wii fit, wii
Itsuo Inouye/AP
A model demonstrates Nintendo's Wii Fit during a press event by the Japanese manufacturer at
Makuhari Messe convention center in Chiba, east of Tokyo, Wednesday, Oct. 10, 2007.

University Introduces Wii Fit Class for Credit

September 14, 2009 05:00 PM
by Liz Colville
The University of Houston has created a class for students to earn credit for 20 to 30 minutes a week of Wii Fit, Nintendo’s exercise-specific add-on for the Wii console.

Can Wii Encourage the Lazy?

One of the theories behind the Nintendo Wii is that its sports games, and its fitness-themed spinoff console, the Wii Fit, encourage people to exercise and give those who already enjoy exercise a new twist on an old routine.

The University of Houston has put a lot of faith in this notion, converting a racquetball court on campus into a “video arcade of sorts” featuring 10 Wii stations, NPR reports. This court is the venue for a new class at the school: PEB 4197—Wii Performance.

Though the Wii features sports games, the University of Houston class features only games from the Wii Fit, which include yoga and Pilates “classes.”

“The goal here is that there are people who may be interested in physical activity, but maybe they're not confident enough to join a regular yoga class,” Charles Layne, chairman of the Department of Health and Human Performance at the university, told NPR, “and what we're hoping through the Wii is that this can serve as sort of a gateway class.”

The students’ sessions “can be recorded and logged,” NPR explains. This could help give students the impetus to stick with an activity and watch their progress.

Background: Dance Dance Revolution revolutionizes gym class

The Wii course at the University of Houston is not the first time video games have been used in school. In one 2002 example, a California school employed the fast-paced game Dance Dance Revolution in gym class, CBS reported at the time. The school “has tailored its physical education program to students who would rather play a video game than chase a ball,” CBS’s Tatiana Morales wrote, concluding, “It's fun, effective, and it's probably nothing like any gym class you've ever seen.” One student reported that his Dance Dance Revolution “habit” helped him lose 15 pounds.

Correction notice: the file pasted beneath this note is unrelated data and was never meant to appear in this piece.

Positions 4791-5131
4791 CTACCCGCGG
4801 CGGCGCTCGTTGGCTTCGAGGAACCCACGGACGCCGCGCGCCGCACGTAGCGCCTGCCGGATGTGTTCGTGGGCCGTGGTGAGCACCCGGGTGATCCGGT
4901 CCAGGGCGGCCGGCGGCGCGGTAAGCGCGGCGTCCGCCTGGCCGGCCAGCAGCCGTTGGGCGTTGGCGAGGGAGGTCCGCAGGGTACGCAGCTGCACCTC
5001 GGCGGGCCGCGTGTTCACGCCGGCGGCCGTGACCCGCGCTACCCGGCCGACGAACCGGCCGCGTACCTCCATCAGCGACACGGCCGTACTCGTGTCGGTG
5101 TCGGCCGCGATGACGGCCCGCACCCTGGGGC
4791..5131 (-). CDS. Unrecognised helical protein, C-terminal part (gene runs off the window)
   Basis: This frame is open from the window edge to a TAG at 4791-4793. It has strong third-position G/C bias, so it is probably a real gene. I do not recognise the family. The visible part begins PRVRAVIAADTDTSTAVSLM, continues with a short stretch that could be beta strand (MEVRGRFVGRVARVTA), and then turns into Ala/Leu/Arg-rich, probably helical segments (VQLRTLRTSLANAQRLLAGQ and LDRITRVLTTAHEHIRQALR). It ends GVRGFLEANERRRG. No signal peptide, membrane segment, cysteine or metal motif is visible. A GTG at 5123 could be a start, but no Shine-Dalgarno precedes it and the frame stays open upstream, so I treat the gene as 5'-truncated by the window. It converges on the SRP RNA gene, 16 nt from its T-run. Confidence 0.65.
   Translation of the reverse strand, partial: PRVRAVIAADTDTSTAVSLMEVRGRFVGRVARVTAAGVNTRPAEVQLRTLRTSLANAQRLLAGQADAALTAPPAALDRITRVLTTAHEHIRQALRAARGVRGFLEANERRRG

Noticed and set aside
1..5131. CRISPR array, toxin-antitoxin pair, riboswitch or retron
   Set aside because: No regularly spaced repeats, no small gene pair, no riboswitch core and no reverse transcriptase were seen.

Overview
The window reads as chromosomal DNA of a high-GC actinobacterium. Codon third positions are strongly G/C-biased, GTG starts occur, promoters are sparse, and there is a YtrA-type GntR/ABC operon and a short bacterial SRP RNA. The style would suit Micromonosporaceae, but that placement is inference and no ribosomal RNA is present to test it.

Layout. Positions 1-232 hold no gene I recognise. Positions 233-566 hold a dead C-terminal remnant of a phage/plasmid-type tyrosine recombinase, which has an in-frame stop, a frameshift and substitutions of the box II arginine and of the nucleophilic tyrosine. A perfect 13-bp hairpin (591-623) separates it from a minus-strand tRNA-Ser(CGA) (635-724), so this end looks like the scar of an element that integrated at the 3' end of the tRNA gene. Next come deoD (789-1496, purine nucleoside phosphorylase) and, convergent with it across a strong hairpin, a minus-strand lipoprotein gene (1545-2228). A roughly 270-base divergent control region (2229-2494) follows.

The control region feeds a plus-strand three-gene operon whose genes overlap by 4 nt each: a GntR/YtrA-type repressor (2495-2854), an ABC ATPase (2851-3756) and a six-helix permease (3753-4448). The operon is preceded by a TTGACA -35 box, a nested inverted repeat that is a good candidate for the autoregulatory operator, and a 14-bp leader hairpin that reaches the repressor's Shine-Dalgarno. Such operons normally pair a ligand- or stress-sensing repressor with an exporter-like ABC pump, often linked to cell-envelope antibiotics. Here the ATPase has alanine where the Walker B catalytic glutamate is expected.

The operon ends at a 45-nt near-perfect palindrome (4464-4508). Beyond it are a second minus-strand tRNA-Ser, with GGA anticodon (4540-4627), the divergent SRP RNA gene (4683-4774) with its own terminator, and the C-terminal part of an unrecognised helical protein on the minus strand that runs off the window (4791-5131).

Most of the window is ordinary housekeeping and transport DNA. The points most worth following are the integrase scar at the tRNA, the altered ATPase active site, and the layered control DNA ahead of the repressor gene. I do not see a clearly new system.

Opinion & Analysis: Does the Wii really get the heart pumping?

The Wii Fit console, released in the spring of 2008, costs $90, or about the price of a monthly gym membership; it is sold separately from the Wii console, which costs $250. Games, meanwhile, cost around $20, about the price of a single yoga or Pilates class. But do the Wii Fit games actually provide the kind of guidance or workout that comes from a class taught by a real person, or a jog in the park?

Prior to the release of the Wii Fit, a study conducted at the Research Institute for Sport and Exercise Sciences in Liverpool, England, tested the ability of the original Wii’s sports games to work up a sweat in young players. “The energy used when playing active Wii Sports games was not of high enough intensity to contribute towards the recommended daily amount of exercise in children,” concluded lead author Gareth Stratton Ph.D., quoted in a WebMD article on the study.

Reviewing the Wii Fit last year, Robert Crampton of the Times of London said, “I can confirm that you have to make an effort. Not as you would lifting weights or running, but similar to a beginners’ Pilates class, or some semi-serious stretching.”

The verdict: Some exercise is better than no exercise at all.

Related Topic: “Video Games Replace Banks, Gyms, Health Care and Job Training”

Today, video games are being used for a myriad of purposes, not just entertainment or exercise. Earlier this year, Hilton Garden Inn and the military joined the many organizations that use video games for training. Video games are also being used by employers to find recruits, as well as to help those with mental and physical ailments. Real-world banks have also been permitted to legally set up shop in virtual worlds.

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